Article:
Giulia Carabelli


  • Room 01.004 - 1 College Park East

    United Kingdom


Research output per year

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Personal profile

Research Focus

I am a cultural sociologist interested in grassroots politics, politics of representation, and urban dynamics. I focus on central and south-eastern Europe with a growing interest in more-than-human politics.

Theoretically, my research brings together and expands conversations on the social production of space (especially the work of Henri Lefebvre), affect and feminist theory, empire, post-colonial and decolonial studies.

As a researcher, my aim is to produce scholarly work that can initiate and intervene in public debates in support of demands for social justice, social care and the production of a more equal and inclusive society.


Current Research:

Research Stream 1: Grassroots Politics, Solidarity and More-than-human politics

(2008-ongoing) Grassroots Activism in Bosnia&Herzegovina

I started researching the roles of grassroots organising in Bosnia and Herzegovina as a PhD student at QUB (2008-12). I have continued this research as a Fellow of the Centre for  Advanced Studies South-Eastern Europe at the University of Rijeka (HR)(2015-16) and I am currently working on some aspects of this long-term research to explore the roles of hope in grassroots politics.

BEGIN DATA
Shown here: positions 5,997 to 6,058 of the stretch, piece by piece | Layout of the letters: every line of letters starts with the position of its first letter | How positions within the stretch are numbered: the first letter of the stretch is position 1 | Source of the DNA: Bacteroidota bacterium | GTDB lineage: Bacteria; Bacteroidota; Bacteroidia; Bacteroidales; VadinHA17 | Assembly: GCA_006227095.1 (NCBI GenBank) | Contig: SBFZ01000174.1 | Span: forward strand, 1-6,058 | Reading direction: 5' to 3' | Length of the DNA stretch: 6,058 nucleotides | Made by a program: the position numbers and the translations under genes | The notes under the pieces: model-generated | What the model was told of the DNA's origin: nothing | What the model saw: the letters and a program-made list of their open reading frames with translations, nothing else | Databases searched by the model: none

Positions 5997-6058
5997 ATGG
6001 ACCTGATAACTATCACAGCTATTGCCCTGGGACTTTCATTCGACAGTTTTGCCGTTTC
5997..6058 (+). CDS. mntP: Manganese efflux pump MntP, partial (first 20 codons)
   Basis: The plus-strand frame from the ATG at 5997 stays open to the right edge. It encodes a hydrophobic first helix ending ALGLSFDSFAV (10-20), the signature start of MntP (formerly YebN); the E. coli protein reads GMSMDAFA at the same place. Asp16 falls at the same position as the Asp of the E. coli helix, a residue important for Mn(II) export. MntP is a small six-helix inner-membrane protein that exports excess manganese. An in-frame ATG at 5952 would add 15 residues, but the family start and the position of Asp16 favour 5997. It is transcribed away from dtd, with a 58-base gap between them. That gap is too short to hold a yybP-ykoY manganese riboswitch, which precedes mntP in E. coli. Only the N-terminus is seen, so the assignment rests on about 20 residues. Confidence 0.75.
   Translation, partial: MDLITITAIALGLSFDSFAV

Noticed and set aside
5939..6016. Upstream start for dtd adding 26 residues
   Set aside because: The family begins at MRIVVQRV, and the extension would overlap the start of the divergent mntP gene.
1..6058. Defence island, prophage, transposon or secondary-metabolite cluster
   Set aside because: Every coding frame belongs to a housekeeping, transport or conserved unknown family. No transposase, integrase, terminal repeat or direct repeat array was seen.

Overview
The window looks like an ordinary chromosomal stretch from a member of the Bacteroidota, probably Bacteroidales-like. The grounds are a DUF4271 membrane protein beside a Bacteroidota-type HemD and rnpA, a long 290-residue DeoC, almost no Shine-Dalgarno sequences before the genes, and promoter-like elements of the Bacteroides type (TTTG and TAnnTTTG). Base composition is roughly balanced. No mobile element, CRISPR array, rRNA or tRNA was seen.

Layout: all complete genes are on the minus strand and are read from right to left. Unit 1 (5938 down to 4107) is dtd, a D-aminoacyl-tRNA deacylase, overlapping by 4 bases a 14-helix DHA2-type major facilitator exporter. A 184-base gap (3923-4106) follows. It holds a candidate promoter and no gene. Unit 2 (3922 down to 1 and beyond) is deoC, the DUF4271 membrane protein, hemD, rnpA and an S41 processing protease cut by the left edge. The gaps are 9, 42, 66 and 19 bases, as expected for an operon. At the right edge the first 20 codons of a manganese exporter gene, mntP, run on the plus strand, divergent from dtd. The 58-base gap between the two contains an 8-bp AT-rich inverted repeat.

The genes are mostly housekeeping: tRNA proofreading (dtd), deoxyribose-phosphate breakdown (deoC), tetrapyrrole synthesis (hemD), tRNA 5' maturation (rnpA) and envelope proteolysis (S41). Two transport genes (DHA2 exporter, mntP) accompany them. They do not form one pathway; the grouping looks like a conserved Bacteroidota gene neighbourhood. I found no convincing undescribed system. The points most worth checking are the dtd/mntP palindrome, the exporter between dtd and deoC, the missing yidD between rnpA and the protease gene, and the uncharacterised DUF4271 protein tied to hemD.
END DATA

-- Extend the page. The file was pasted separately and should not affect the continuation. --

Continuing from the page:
(2017-ongoing) Feline Diplomacy: How Cats talk Politics on Twitter (unfunded)

Drawing on a netnography of cats discussing international political affairs on Twitter, this research explores how the #diplomogs, petfluencers who roam in real life British Government buildings, become an interface for voicing critical discourses outside mainstream party politics. I attend to the emergence of the more-than-human in world politics to ask what cats bring in to the body politic and to explore how virtual animal voices become the means of political contestations in a digital world.

(2020-ongoing) Care for Plants (this project is a research strand of Caring through Vulnerability: Exploring Affect and Emotion during Covid19 with Lisa Smyth and Teresa Degenhardt and is funded by QUB)

This research reflects on the roles played by houseplants during the Covid-19 pandemic. It asks why caring for plants became so important to many and it studies the affective bonds created between humans and plants to account for vulnerability, intimacy, and the emergence of more-than-human solidarities during social isolation. This project is assembling a visual archive of multi-species homemaking practices under lockdown that is accessible via Instagram. Look up @CareForPlants if you want to participate!


Research Stream 2: Empire, Affect, and Heritage

(2016- ongoing) The Viennese Coffeehouse

Drawing on a three-year empirical research conducted as a member of the Empires of Memory Research Group (Max Planck Institute for the Study of Religious and Ethnic Diversity, Göttingen, DE), I am writing a book that explores the affective legacies of empire in the Viennese Coffeehouse. The book introduces a number of coffeehouses that were built during the Habsburg Empire and have been preserved as historical heritage in Vienna, Budapest, Trieste and Sarajevo. My aim is to explore how empire remains problematically present in the coffeehouse and shapes social and political aspirations in the contemporary city.





In 2020-21, I convene the following modules: 

SOC3005 Issues in Contemporary Irish Societies;

SOC9062 Conflict and Change in Northern Ireland: New Sociological Research.


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